- Dear folks: I just returned from two weeks abroad. I will try to catch up and post some important articles over the next few days that were published duringMessage 1 of 1 , Aug 11, 2006View Source
Dear folks: I just returned from two weeks abroad. I will try to catch up and post some important articles over the next few days that were published during my absence. Here is one, detailing a rise in 71% rise in unsatisfactory ratings for teachers since 2002-03.
Class Size Matters
124 Waverly Pl.
New York, NY 10011
TEACH FLUNK SPIRAL
By DAVID ANDREATTA
August 9, 2006 -- The number of city teachers who received failing grades from their principals inched upward last school year - the latest increase in a trend that has emerged since the Bloomberg administration won control of the school system in 2002.
According to the Department of Education, 981 public school teachers received an "unsatisfactory" rating in the 2005-06 school year - an increase of 2.5 percent over the previous year and a whopping 70.6 percent spike since 2002-03.
Notably, tenured teachers have been increasingly making up a larger percentage of unsatisfactory or "u-rated" teachers. Tenured teachers comprised roughly 68 percent of the u-rated instructors last year, compared to nearly 58 percent three years earlier.
That spike troubled the president of the United Federation of Teachers, Randi Weingarten, who suggested a correlation between the jump and a growing number of rookie principals, particularly those trained at the city-run Leadership Academy .
"The anecdotes we hear from the field are that principals from [the academy] do not respect experience," Weingarten said. "The moment a teacher says, 'I know how to teach,' principals from the institute will actually threaten them with a u-rating."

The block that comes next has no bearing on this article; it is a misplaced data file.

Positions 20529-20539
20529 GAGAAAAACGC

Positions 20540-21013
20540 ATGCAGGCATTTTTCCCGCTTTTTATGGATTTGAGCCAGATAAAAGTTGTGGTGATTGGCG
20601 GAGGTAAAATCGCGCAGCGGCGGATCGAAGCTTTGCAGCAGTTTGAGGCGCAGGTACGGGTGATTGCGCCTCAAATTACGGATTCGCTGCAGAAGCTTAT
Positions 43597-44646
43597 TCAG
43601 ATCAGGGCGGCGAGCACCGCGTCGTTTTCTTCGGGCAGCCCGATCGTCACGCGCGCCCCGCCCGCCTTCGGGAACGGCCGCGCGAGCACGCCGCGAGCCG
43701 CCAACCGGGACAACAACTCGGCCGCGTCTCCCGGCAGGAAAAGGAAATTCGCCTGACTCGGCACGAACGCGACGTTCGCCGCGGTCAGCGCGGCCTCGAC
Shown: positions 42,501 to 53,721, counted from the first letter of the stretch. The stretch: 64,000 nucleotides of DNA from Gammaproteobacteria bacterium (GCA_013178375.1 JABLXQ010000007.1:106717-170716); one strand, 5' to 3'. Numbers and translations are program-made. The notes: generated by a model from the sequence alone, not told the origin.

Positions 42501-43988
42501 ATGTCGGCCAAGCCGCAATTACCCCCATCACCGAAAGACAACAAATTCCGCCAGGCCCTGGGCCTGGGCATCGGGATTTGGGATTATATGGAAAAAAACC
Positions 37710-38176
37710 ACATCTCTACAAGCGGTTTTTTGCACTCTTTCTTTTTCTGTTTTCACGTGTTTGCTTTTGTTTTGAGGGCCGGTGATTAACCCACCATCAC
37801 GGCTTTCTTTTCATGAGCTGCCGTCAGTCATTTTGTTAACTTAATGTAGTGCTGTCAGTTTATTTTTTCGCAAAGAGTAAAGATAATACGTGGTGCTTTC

She added that while u-ratings stayed relatively flat last year, there were spikes at schools with new principals.
The recent jump follows a significant change in the city's new UFT contract - eliminating teachers' right to file a grievance seeking that letters of reprimand from their principals be removed from their work records.
Teachers may still appeal their u-ratings - and the union says it has not seen a spike in disciplinary letters - but the change was viewed by many rank-and-file instructors as an ominous sign that principals were being given an unbridled authority to intimidate them.
"Principals have too much power," said Marsiste Adolphe, who has taught health to special-education students at PS 811 in Brooklyn for 10 years and learned this week that he had received his first "u."
He said he believed his rating stemmed from a complaint he lodged about corruption at his school. "They use u-ratings as a retaliatory tool and it's gotten worse," he said.
Education Department spokesman Keith Kalb acknowledged that the increase in u-ratings has coincided with the implementation of Mayor Bloomberg school reforms, but added that the reforms "always focused on accountability at all levels."